SUPERMAN’S PAL, JIMMY OLSEN #143November 1971 
This is what would become of most of Jack Kirby’s art when he started work at DC. When he turned in his pencilings it would be inked and then handed off to veteran DC artist Murphy Anderson to finish. That meant making the characters look more in line with “accepted” company interpretations, which were largely in the style of Curt Swan. Jack wasn’t happy and a lot of readers weren’t either. 
Jack Kirby’s original Superman drawing is on the left and Murphy Anderson’s finished Superman is on the right.
Zoom Info
SUPERMAN’S PAL, JIMMY OLSEN #143November 1971 
This is what would become of most of Jack Kirby’s art when he started work at DC. When he turned in his pencilings it would be inked and then handed off to veteran DC artist Murphy Anderson to finish. That meant making the characters look more in line with “accepted” company interpretations, which were largely in the style of Curt Swan. Jack wasn’t happy and a lot of readers weren’t either.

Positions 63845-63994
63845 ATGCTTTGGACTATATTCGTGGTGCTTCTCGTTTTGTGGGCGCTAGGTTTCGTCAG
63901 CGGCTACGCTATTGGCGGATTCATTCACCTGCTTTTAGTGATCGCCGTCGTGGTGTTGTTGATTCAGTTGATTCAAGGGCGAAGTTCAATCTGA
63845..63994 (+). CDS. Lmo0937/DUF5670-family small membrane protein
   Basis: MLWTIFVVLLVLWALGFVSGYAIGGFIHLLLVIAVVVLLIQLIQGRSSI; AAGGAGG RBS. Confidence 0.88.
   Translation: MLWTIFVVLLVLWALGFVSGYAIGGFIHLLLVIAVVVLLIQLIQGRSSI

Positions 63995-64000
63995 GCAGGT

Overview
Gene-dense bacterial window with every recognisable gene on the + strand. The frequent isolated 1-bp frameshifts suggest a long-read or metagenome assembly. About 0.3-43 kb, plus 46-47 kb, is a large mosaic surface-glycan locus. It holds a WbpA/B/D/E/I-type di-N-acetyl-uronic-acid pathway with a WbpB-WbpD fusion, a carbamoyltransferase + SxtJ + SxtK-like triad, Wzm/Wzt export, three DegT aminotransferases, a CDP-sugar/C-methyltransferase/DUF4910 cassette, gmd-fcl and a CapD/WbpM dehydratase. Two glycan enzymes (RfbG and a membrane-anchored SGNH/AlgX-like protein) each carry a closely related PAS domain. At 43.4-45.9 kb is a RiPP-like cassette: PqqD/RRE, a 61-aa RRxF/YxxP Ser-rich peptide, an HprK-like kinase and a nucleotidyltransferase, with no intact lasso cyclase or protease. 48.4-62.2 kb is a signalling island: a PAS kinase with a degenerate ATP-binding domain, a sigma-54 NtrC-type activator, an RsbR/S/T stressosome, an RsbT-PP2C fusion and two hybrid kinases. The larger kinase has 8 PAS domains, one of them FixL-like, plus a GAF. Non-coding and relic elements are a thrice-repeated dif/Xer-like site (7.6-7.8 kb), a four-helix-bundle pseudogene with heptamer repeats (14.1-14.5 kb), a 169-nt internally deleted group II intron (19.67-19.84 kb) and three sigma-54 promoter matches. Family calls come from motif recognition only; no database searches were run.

Jack Kirby’s original Superman drawing is on the left and Murphy Anderson’s finished Superman is on the right.
Zoom Info

SUPERMAN’S PAL, JIMMY OLSEN #143
November 1971 

This is what would become of most of Jack Kirby’s art when he started work at DC. When he turned in his pencilings it would be inked and then handed off to veteran DC artist Murphy Anderson to finish. That meant making the characters look more in line with “accepted” company interpretations, which were largely in the style of Curt Swan. Jack wasn’t happy and a lot of readers weren’t either. 

Jack Kirby’s original Superman drawing is on the left and Murphy Anderson’s finished Superman is on the right.